Around supper time on a turbulent day in early September, Max Cummings was in his kitchen chopping tomatoes as Hurricane Ida bore down on his Upper Dublin neighborhood. His wife, Gudrun Trescher, yelled for him and their teenage son to flee to the basement before the tornado blew off about a quarter of their roof and let rain pour through the hole that opened over their son’s entire bedroom.

When they climbed out of the basement, the home’s insulation had been sucked out of the roof and swirled in gusts in the backyard like a weird snowfall.

What would come next -- and is still brewing -- is another storm over insurance claims. Six months later, many people in Upper Dublin have yet to return to normal lives as they are locked in prolonged negotiations with insurance firms or are awaiting repairs. For Cummings, the process has proved grueling.

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“Kicking you when you’re down,” Cummings, 60, said of his insurer, Allstate, which he had used for about 20 years for home and auto insurance. Cummings’ house is a colonial with 2.5-bathrooms, four bedrooms and 2,275 square feet of space in a neighborhood where houses run $500,000 to $600,000, Zillow estimates.

“They use time as a weapon against you. So you need to brace yourself for that,” Cummings said. “You need to be patient and not be in a hurry. There is big pressure to get your life back to normal as soon as possible. But being in a hurry could lead you to compromise too much because you want to get it over with.”

In Cummings’ part of Upper Dublin, blue tarps still drape houses. The winds and Ida’s torrential rain cut a path of destruction so severe that 114 homes in Upper Dublin were deemed uninhabitable and more than 1,000 commercial and residential properties harmed, resulting in millions of dollars in damage. The tornado also ripped through the municipal building. The township of 26,700 residents estimates Ida’s damage at $40 million.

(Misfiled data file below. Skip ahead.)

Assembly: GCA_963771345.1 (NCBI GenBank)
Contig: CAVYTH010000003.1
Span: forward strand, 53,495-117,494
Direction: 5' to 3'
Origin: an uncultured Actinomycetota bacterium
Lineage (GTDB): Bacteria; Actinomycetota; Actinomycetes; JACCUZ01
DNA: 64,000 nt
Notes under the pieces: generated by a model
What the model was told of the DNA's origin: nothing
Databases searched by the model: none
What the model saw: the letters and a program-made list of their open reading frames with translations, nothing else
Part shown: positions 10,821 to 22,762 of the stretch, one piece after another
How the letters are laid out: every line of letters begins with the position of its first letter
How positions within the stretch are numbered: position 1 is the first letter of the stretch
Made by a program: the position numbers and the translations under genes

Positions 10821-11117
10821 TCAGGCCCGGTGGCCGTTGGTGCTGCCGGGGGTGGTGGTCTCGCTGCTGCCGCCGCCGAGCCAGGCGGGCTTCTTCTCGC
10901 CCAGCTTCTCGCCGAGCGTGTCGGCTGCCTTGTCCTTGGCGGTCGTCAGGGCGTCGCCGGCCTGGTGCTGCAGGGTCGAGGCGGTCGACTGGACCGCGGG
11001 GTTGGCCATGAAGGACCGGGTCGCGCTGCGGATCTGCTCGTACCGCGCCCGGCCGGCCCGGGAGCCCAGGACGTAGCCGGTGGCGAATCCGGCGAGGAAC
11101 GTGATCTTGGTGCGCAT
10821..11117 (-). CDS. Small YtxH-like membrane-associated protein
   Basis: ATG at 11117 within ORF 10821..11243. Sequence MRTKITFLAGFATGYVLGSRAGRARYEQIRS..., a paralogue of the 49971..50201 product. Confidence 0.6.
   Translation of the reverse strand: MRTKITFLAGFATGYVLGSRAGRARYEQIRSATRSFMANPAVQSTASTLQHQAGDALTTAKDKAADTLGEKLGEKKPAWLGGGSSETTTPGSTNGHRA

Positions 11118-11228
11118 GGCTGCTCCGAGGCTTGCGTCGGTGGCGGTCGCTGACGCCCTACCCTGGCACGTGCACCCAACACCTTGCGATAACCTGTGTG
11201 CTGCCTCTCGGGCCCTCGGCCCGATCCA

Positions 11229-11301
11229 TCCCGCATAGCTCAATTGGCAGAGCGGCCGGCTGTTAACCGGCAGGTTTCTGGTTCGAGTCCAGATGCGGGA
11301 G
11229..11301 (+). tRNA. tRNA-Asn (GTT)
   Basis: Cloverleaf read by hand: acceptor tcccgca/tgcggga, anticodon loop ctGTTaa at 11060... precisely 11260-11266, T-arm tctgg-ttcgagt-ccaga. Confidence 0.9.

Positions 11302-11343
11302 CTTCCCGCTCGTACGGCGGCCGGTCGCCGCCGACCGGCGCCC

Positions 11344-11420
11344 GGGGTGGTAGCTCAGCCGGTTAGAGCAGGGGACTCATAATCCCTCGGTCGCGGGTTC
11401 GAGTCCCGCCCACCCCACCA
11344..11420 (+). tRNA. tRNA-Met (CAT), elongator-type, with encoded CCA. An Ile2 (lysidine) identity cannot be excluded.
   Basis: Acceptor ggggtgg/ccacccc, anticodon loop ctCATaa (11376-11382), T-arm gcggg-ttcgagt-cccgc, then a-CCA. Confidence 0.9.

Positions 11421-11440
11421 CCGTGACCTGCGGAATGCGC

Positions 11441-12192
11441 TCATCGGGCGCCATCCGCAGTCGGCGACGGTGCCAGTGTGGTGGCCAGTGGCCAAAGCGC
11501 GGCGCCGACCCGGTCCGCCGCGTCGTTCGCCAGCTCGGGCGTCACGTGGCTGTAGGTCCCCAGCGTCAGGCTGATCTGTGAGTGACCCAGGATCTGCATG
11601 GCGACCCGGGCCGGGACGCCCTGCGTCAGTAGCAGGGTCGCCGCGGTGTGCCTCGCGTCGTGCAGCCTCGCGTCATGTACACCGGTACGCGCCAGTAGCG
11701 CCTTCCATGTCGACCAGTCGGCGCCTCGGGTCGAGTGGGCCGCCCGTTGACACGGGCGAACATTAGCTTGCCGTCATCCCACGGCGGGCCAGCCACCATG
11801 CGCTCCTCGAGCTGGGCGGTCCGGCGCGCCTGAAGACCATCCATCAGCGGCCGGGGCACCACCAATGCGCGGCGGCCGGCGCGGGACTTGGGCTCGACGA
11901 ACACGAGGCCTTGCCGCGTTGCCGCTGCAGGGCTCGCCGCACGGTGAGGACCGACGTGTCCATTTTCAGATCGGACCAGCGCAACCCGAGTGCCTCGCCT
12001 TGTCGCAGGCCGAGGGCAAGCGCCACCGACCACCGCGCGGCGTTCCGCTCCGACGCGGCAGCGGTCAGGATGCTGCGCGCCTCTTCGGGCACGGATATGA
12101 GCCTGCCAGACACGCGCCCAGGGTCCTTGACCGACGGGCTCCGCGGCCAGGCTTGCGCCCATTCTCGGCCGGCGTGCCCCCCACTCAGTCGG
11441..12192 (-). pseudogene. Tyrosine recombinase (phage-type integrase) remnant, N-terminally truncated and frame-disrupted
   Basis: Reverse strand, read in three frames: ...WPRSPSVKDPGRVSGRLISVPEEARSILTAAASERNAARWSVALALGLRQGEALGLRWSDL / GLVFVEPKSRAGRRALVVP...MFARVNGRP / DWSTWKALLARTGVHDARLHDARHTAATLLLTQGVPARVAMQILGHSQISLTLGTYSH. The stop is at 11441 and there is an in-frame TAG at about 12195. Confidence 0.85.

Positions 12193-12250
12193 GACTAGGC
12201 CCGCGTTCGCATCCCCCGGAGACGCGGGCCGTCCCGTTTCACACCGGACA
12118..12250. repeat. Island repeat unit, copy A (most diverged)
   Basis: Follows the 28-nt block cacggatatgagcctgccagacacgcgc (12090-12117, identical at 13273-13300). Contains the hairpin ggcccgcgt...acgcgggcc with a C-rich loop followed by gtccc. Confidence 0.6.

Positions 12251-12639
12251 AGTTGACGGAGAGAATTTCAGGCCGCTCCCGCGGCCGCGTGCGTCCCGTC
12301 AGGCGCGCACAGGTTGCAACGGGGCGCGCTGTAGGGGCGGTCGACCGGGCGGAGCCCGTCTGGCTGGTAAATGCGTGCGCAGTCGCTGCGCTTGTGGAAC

“There are a lot of claims out there,” said Ira Tackel, the president of the township’s board of commissioners. Insurance firms “are really holding their feet to the fire and making them jump through hoops. It’s a process that’s not being made easy.”

Upper Dublin itself is still negotiating with its insurers over both its reimbursement for daily expenses and the claim on the township building, Tackel said.

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An Allstate spokesperson said in an email that it was continuing to work with Cummings and it does “not share specific claim details.” She said that Allstate has settled 97% of Ida claims in Pennsylvania and 96% in Montgomery County. “We’re working to resolve the remaining claims to get accurate payments to our customers,” she added.

Ida came ashore on Aug. 29 in Louisiana with 150-mile-per-hour winds and spun northward, eventually kicking up tornadoes in Pennsylvania and New Jersey. The storm caused $65 billion in damages, according to Christian Aid, a U.K. group that tracks damage caused by climate change. Insurers were slammed. Allstate had significant exposure, more than $600 million, according to the financial research firm S&P.

The day after Ida, Cummings hired a contractor to put a tarp over the hole in the roof. The contractor suggested that Cummings, a pharmaceutical researcher with about 20 patents, hire a public adjuster to help with his insurance claim. Licensed by the state, public adjusters negotiate insurance claims for clients. They are paid part of the insurance settlement, typically 10% to 15%. Cummings agreed to 10%.

Cumming’s and his public adjuster initially estimated the house’s damage at $375,000, or about what the Cummings paid for the house in 2011.